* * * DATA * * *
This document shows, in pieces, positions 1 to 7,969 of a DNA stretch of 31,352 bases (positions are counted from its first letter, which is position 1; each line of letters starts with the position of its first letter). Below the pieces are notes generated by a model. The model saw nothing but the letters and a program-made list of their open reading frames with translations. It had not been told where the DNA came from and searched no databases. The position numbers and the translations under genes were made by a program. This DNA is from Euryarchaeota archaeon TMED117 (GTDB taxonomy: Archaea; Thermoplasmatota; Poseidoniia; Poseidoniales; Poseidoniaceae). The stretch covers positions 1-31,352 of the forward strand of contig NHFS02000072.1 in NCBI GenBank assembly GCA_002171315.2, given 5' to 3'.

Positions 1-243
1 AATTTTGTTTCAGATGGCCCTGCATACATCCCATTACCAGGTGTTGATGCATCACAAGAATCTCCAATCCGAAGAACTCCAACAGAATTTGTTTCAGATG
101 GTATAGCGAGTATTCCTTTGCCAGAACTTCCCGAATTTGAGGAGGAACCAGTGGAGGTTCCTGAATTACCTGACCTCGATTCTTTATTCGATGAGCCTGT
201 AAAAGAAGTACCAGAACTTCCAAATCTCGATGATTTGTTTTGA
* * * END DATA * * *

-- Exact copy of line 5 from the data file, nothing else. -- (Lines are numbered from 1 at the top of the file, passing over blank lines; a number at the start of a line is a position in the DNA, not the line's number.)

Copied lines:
201 AAAAGAAGTACCAGAACTTCCAAATCTCGATGATTTGTTTTGA